yARN: Taking back the Hack

yARN: Taking back the Hack

The hacker community would like its word back, if you don’t mind.

Hackers tend to get a bad rap. When I find myself talking to people outside of the coding community and mention the word hacker, I invariably get the same response.

People think I mean cyber criminals.

This is an unfortunate result of the misappropriation of the word in the media. Too often, we see cyber criminals being referred to as hackers. This description is accurate to a point, but the word hacker encompasses so much more than just the way it is currently viewed.

AngelHack vice president of marketing, Brian Collins, is on a quest to take the word back. He is part of a community of programmers, coders, and entrepreneurs determined to redefine hacking in the terms it was originally intended.

Speaking at the recent Masters of Code heat in Sydney, Collins explained the definition of the term the community is most comfortable with. “There are hackers and there are hackers. We prefer the MIT definition,” he said.

In the 1960s, The Massachusetts Institute of Technology came up with a simple explanation that bears little resemblance to the current understanding of the term in popular culture.

"[A] person who delights in having an intimate understanding of the internal workings of a system, computers and computer networks in particular."

Cyber criminals certainly fit this definition. However, thinking of hackers only in this sense is reductive. The community is so much more than a group of ostracised degenerates seeking personal gain from the misfortune of others.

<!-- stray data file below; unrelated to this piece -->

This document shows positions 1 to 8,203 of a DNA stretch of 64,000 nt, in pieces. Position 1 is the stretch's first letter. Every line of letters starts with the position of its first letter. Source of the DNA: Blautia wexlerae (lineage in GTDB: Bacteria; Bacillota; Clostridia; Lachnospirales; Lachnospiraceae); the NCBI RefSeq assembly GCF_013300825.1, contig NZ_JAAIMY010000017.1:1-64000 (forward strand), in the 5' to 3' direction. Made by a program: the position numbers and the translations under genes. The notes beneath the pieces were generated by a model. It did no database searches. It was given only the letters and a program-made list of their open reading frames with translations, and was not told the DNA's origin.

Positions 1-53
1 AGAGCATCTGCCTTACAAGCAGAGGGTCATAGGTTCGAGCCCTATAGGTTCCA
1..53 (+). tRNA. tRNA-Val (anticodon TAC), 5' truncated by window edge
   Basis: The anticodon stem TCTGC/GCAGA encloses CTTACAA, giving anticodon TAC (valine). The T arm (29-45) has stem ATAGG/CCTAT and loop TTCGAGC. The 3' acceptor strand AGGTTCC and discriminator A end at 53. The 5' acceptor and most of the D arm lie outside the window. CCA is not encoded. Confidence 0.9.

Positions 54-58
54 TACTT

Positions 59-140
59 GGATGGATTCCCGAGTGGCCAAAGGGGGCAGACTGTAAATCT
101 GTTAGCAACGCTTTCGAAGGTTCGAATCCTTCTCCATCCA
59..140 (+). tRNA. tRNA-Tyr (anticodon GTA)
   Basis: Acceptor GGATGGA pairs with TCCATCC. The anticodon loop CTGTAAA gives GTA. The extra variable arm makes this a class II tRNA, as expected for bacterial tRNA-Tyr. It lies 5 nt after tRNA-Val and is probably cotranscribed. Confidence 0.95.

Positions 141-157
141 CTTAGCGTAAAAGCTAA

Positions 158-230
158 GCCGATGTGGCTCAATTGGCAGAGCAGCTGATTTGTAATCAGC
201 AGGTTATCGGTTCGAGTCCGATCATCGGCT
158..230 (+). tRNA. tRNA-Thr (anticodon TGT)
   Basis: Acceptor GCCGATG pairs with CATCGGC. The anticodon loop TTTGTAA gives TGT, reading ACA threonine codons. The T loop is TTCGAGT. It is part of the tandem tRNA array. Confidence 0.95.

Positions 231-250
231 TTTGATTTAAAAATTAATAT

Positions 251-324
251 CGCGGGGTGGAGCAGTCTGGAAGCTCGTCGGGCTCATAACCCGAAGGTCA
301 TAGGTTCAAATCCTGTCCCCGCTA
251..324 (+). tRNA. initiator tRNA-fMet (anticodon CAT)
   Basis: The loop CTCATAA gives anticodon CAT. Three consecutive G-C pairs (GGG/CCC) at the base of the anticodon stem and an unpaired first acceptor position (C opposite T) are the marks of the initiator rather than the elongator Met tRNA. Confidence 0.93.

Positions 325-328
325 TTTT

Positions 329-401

AngelHack, is just one example of the positive movement in the community to improve understanding amongst the wider public.

“It’s one of the things we have worked really hard at in the last two years is to show that hackers and that hacking mentality is really at the end of the day about coming together, brainstorming and collaborating on ideas.”

“The other definition of the word, we are not big fans of,” he said.

The world’s largest "hackathon" company came from humble beginnings. Starting with a single event in San Francisco and growing to community of 50,000 developers worldwide, the firm has been approached by some of the largest organisations to run events based upon once secretive API’s.

“We started putting on events for hackers then we were approached by companies such as MasterCard to do events like this for them.”

AngelHack is currently running the MasterCard Masters of Code competition worldwide, including heats in Hong Kong, Singapore, Sao Paulo, Tel Aviv, San Francisco, New York, London, Istanbul and, most recently, Sydney.

You can see our coverage of the Sydney event attended by over 70 people here.

Collins said the Sydney community is a little different than the one he came up through in Silicon Valley.

“It’s a little scrappier, a little scruffier, but in a good way.”

He went on to outline the potential of the local scene.

“People are seeing not just early stage accomplishments in the community but great accomplishments in the community. Now people are saying, we can do this, I think we will start to see Australia as one of the major tech hubs. It will be ranked up there with Silicone Valley, New York and London.”

“You’ve got all the right components you have companies like Blue Chillies, collaborative spaces like Fishburners. Even the academic institutions are starting to jump on this innovation concept.”

While we may still be a long way from a universal understanding of the term, the more positive initiatives we see that encourage the community to grow productively, the better placed we will ultimately be to tackle the seedy underbelly of the industry as it continually rears its head.

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Tags hackinghactivismcyber crimecodingprogrammingentrepreneurAngelhack


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